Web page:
Another post from When I Was Thirteen by Christina Young, the followup from yesterday’s post.
June 1, 1897
This is Sunday morning, and also the first day of June. Everyone else is sleeping still, as the sun is just coming up over the trees at the ditch. I got up early like this, because I had a bad dream, and couldn’t sleep any more, and I thought maybe if I would go out into the beautiful morning, I could crawl back up out of the slough of despond that had swallowed me up in my dream.
I will write down my dream pretty soon, but first I want to get happy again, and feeling that God is close by, as it was a most desolate feeling, to feel shut away from Him.
So I am sitting out here on the stoop watching the sun rising up, and smelling the sweet morning smells that the night sprinkles over the earth to make it sweet for the people when they get up in the morning. It is a great pity the children in town can never have country mornings.
The little lost lambs have all found their own mother now. I can see them frisking around along the sides of the road. You would never think that they were such sorrowful lambs last night, and the happy old mother sheep seem to have clean forgotten their worry for fear they had lost their lambs.
Out in the orchards the birds are holding a service of song, and are nearly bursting their throats trying to make the world understand how happy they feel for this lovely June morning. And back there in the pasture, the horses and cows are just getting up for another good day in the grass. Old Nell looks quite a fine lady.
Somewhere in the Bible there is a verse which says “They shall not hurt or destroy in all My holy mountains, for the earth shall be full of the knowledge of the Lord, as the waters cover the sea.” And that is the way the world looks this morning. No one with a soul locked up in their body, and looking out of their eyes, could see the earth on a morning like this, and not be sure that God made it and loved the people upon it.
But I dreamed last night that there was no God. And, though it was only a dream and I am awake again now and sure that He is closer to me than the morning air I am breathing, I am sad to think that there must be millions of people and sorrowful little children, away in the heathen lands, who have all the time the unhappy feeling I had while I was dreaming my dream. For they don’t know about God.
In my dream, the children would not obey their parents, but did as they wanted to do themselves, and nobody wanted to bother themselves with children anyway, and they had to look out for themselves. The parents found fault with each other, and with the ones higher up, and they wouldn’t stick to each other, and kept stirring up ugly feelings, and the ones higher up did just as they pleased and didn’t care who suffered for it, but were always living in fear of someone conquering them. Everyone was afraid of everyone else and there was no faith in the world.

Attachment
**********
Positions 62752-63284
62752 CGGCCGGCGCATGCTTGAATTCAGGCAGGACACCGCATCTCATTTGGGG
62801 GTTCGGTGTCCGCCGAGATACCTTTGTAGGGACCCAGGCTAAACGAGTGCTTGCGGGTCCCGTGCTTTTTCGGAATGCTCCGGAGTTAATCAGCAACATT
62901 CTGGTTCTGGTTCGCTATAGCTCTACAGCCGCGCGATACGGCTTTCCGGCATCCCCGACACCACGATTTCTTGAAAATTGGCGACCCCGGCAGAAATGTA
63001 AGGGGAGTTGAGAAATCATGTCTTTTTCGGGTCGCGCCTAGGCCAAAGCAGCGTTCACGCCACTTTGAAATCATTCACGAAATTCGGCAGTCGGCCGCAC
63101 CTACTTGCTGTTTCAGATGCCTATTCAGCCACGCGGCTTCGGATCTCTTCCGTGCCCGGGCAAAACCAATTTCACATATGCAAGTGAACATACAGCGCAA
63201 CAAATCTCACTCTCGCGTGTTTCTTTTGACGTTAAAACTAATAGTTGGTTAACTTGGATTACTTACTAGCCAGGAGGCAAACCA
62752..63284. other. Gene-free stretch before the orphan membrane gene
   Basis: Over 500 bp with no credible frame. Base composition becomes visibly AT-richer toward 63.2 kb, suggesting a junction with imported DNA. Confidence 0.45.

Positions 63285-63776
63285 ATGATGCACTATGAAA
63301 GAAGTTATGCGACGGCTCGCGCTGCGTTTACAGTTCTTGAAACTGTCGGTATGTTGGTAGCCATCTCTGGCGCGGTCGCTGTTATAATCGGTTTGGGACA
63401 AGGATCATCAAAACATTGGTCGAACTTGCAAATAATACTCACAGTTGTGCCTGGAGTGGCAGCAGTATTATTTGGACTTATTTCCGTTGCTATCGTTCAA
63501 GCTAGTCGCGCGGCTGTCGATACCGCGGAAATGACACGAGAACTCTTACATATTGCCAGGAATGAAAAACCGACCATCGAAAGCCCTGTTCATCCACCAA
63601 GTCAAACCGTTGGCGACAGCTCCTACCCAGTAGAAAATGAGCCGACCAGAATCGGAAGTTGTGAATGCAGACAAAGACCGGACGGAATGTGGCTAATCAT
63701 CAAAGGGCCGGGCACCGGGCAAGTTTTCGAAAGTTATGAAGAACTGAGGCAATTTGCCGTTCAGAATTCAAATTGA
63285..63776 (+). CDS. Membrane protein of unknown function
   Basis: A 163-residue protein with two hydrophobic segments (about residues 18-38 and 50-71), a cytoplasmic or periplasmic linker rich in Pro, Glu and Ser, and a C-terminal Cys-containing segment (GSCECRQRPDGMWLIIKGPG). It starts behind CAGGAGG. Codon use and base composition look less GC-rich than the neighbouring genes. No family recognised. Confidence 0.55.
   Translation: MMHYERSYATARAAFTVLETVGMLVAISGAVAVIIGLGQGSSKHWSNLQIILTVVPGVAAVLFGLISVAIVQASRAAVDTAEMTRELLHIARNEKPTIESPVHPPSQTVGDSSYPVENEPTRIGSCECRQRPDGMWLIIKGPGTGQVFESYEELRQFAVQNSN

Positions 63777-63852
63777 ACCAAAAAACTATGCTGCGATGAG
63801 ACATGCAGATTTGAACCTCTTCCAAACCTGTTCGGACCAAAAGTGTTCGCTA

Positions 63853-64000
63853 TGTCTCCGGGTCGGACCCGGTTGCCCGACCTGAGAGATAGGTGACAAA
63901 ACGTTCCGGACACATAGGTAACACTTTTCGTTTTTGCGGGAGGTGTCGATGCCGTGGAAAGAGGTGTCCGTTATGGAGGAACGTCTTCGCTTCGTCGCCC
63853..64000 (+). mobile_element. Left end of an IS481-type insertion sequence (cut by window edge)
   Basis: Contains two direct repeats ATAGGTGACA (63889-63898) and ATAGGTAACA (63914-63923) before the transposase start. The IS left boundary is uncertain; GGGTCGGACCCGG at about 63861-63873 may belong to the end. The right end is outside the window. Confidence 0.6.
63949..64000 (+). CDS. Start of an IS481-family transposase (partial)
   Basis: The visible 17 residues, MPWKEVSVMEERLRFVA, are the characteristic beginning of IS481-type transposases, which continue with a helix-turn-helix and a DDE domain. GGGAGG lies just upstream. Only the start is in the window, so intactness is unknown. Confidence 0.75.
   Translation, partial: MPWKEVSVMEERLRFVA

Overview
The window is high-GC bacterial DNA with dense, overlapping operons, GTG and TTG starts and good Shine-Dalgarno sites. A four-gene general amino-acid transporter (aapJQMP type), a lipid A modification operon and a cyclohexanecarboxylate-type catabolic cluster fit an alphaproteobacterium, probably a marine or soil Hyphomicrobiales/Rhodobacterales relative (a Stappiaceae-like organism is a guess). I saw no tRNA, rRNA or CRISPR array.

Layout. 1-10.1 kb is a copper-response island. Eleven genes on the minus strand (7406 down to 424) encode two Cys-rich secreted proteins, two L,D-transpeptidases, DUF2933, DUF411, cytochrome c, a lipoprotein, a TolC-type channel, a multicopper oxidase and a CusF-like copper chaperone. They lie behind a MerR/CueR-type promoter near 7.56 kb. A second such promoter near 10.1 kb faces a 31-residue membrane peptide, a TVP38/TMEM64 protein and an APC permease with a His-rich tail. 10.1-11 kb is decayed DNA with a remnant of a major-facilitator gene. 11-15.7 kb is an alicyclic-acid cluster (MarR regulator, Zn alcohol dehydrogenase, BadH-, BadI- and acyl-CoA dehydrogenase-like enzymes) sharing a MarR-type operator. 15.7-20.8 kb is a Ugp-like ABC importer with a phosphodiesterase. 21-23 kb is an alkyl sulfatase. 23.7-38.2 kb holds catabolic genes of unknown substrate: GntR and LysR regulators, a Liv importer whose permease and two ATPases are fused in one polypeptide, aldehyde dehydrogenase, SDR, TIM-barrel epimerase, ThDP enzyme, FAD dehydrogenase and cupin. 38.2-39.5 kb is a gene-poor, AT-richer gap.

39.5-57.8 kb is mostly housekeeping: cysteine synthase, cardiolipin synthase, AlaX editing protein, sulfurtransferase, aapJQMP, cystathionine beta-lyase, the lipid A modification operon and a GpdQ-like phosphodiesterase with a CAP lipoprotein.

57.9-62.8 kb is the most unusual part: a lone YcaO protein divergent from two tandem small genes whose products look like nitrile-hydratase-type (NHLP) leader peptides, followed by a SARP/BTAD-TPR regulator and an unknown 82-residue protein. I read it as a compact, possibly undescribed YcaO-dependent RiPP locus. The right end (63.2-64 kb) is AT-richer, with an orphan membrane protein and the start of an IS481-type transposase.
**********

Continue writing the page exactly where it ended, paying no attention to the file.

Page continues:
I was even afraid of Ma, as the thing that held us together, seemed not to be there anymore, and where love and tenderness once had been, fear and distrust were now.
Each one walked alone, and had no friend.
I was sleeping out on the road, trying to keep myself hid, and had huddled up in the dark beside one of the sheep, as that was the kindest thing I could find, and I wasn’t afraid of it. I thought that Ma didn’t care for me anymore, but had told me to shift for myself, and there was no use praying to God for there wasn’t any God there.
I was wishing with all my heart that I had never been born, and hoping I would soon die. I was planning, as soon as the daylight came, to try to sneak down to the creek and be drowned. I would have to keep out of sight of a man, as they were all cruel to children. I thought it would be all right to drown myself because if there was no God, neither would there be any Heaven, and if there wasn’t a Heaven, not likely there’d be any Hell, and being so miserable as I was, I would rather be nothing at all.
Just then a sheep bleated a little, and I woke up. Of all the bad dreams I have ever had, that was the very worst. There wasn’t any thrill in it, but just a heavy despair, as there was no chance to escape, and nowhere to turn for help.
I was never so glad to wake up before, and find it was just a bad dream. I wouldn’t be surprised if Hell should turn out just to be shut out forever from under the care of God.
I know there are some in the world who say they do not believe in Him, although they are living in safety and peace, because others’ believe and act that way, but I think they must have a feeling that there is a God taking care of us, although maybe they don’t know that they have it. Because if they really didn’t believe, and felt as I felt in my dream, I think they’d all kill themselves and so end up the misery.
I think, when God gives life to a child, He plants in its soul the feeling that there is a God. They say even the worst of the heathens have the instinct that there is some such Presence, and are always searching to find it and seeking to know its will, though so doubtfully and so darkly that they never know any real peace, being so full of the terrors that live in their minds. I expect the children all feel as I felt last night in my dream.
Pa is up now, and was surprised to see me sitting out here on the stoop. It was good to see his face, with only kindness on it, and to know that he is a good man and walks in the way of God, and it is good to know that Ma is still Ma, and we can be sure of her love for us and can all be together still, and sure of the love of God, and that He is right here watching out for us all, and none of us need be afraid. I guess I had better start setting the table for breakfast now. Pa has the fire going.